Just as California wine fans understand the nuances of mouthfeel and notes, Golden State roller coaster fans are fluent in the intricacies of their favorite rides—from inversions to zero-gravity rolls and dual-racing tracks. August 16 is National Roller Coaster Day—the perfect excuse to plan a trip to one of California’s thrill-packed theme parks. While there have been several roller coaster debuts this summer, some classics are always worth revisiting. Here are nine of our favorite thrill rides, new and old, listed south to north across the Golden State.
Tidal Twister, Sea World San Diego
The 2019 debut at this San Diego theme park is a “dueling roller coaster” that channels the power of the ocean and features high-speed turns and upside-down twists. It features two trains starting at opposite ends of a figure-8 track then crossing in the center at a dynamic Zero-G roll.
Ghost Rider, Knott’s Berry Farm
This Buena Park theme park was born decades ago as an Old West attraction, and this wooden roller coaster, which first opened in 1998, embodies that spirit with gusto. It stretches 118 feet high and has 14 hills—and it’s the longest, tallest, and fastest (56 mph) wooden coaster on the West Coast.
Soarin’ Over California, Disney California Adventure Park
OK, it’s technically a simulated ride, but this beloved experience in Anaheim’s Disney California Adventure Park is back for just a limited run, ending August 31. It sends you gliding over Golden State sights within an immersive, 80-foot projection dome—including everything from San Francisco’s iconic Golden Gate Bridge to the beaches of Malibu.
Jurassic World—The Ride, Universal Studios Hollywood
With its 84-foot plunge at the end, this new raft ride has coaster-level street cred. It’s a reborn version of Jurassic Park—The Ride with cutting-edge technology, lush vegetation, and characters such as the Indominus rex, the aquatic Mosasaurus, Velociraptors, and (of course) a T-rex.
The New Revolution Classic, Six Flags Magic Mountain
The steel-track New Revolution first debuted at the L.A. County park in 1976, under the bicentennial-themed name of Great American Revolution, and was the world's first 360-degree vertical loop. It got a makeover in 2016 but kept its American spirit with a red-white-and-blue exterior and silver-eagle hood ornaments. In its earlier form, it also made a cameo in the 1983 classic National Lampoon’s Vacation.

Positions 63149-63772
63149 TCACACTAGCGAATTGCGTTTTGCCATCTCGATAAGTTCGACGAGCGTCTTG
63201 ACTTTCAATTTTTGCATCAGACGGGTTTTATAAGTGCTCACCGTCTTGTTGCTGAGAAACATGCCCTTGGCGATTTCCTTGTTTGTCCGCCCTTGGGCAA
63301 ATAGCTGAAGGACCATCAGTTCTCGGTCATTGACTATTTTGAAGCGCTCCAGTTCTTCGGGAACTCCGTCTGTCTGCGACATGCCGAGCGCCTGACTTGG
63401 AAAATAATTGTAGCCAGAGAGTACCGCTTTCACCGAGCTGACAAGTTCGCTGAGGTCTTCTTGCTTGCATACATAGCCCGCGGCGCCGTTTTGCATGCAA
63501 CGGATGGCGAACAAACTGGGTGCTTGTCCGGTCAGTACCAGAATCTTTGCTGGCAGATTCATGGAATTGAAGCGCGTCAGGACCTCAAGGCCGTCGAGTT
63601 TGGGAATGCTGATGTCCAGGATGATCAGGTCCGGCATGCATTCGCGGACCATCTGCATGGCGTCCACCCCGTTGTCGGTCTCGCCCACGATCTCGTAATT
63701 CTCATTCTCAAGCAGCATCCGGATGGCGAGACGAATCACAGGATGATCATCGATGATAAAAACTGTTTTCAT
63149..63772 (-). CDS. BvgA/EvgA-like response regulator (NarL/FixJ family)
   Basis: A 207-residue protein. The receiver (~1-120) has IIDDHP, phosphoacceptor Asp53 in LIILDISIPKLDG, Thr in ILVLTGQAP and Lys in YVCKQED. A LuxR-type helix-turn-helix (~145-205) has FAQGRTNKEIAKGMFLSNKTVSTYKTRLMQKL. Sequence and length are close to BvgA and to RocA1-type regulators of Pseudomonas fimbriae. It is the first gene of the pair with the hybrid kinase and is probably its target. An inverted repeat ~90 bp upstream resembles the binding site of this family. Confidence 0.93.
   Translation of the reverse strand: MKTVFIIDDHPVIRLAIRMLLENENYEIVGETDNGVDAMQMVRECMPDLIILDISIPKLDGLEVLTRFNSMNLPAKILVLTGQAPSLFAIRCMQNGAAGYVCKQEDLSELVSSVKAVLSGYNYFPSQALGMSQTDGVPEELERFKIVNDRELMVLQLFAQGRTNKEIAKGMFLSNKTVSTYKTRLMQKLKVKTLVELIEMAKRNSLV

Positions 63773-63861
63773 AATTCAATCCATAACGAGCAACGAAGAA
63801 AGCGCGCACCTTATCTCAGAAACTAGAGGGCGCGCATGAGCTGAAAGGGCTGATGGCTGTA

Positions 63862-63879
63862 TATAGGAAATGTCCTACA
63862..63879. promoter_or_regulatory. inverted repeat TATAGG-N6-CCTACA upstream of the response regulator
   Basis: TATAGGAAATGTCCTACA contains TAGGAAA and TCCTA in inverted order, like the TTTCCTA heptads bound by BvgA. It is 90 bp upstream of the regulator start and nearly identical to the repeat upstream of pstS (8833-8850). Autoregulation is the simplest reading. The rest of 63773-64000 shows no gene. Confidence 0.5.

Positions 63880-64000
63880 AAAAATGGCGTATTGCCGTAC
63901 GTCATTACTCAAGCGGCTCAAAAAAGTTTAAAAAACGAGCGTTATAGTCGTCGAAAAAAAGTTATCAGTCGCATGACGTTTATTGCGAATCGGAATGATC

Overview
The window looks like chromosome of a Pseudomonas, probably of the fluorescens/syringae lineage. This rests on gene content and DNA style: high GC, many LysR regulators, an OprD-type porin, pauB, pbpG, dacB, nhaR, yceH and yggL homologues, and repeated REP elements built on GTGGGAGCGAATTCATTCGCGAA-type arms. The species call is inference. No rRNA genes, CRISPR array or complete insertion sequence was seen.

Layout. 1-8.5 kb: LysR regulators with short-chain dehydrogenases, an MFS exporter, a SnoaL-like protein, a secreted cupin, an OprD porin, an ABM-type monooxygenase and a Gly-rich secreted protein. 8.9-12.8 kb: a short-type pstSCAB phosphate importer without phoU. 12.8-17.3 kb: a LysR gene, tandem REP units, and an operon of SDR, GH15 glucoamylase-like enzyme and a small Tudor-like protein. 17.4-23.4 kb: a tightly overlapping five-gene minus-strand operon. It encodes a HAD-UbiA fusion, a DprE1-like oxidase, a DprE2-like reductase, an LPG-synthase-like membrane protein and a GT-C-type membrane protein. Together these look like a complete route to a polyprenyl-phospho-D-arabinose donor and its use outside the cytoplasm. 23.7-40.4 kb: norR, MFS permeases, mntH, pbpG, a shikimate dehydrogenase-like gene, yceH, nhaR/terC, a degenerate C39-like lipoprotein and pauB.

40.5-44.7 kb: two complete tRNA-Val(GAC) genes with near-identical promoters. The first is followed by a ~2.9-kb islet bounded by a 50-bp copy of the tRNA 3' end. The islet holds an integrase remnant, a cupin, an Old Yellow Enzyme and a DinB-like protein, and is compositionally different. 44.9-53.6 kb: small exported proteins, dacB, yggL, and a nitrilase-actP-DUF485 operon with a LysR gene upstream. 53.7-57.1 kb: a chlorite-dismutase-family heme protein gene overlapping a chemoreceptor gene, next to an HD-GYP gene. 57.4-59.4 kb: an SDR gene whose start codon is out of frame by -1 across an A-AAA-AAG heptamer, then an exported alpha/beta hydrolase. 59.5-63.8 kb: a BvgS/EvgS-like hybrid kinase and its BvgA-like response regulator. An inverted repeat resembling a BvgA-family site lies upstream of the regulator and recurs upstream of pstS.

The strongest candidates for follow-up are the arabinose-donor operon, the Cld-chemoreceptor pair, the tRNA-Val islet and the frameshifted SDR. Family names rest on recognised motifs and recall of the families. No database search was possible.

Giant Dipper, Santa Cruz Beach Boardwalk
This classic coaster counts as both a thrill ride and a historic site at the old-fashioned, seaside amusement park: it turned 95 this summer. The 70-foot-high coaster was built by Arthur D. Looff (whose father created the park’s 1911 carousel), making it the fifth oldest in the U.S. The red and white ride still holds its own among wooden coasters, upping the ante with its views of Monterey Bay. The Giant Dipper has appeared in such movies as The Lost Boys, Sudden Impact, and Dangerous Minds.
Flight Deck, California’s Great America
This inverted steel coaster at the Santa Clara theme park has a 360-degree vertical loop, two 270-degree after burn turns, a full-circle wingover and a zero gravity roll. From the top of the first lift hill, you also get views of Levi’s Stadium, home of the San Francisco 49ers. Fun fact: When it debuted in 1993, the ride was named Top Gun, after the movie.
Batman: The Ride, Six Flags Discovery Kingdom
This newcomer at the Vallejo theme park is a “4D free-fly coaster”: Your car runs along the outside of a boxy-shaped, yellow-and-black frame that stands 120 feet high and includes a 90-degree, elevator-style incline. You’ll experience six head-over-heels inversions and plenty of unexpected free-fall drops.
While you’re at the park, located between San Francisco and Sacramento, embrace the true spirit of the day by riding the appropriately named Daredevil Chaos Coaster: The looping coaster that goes seven stories high with riders going both face-to-face and back to back, and featuring both a suspension and reversal mid-way.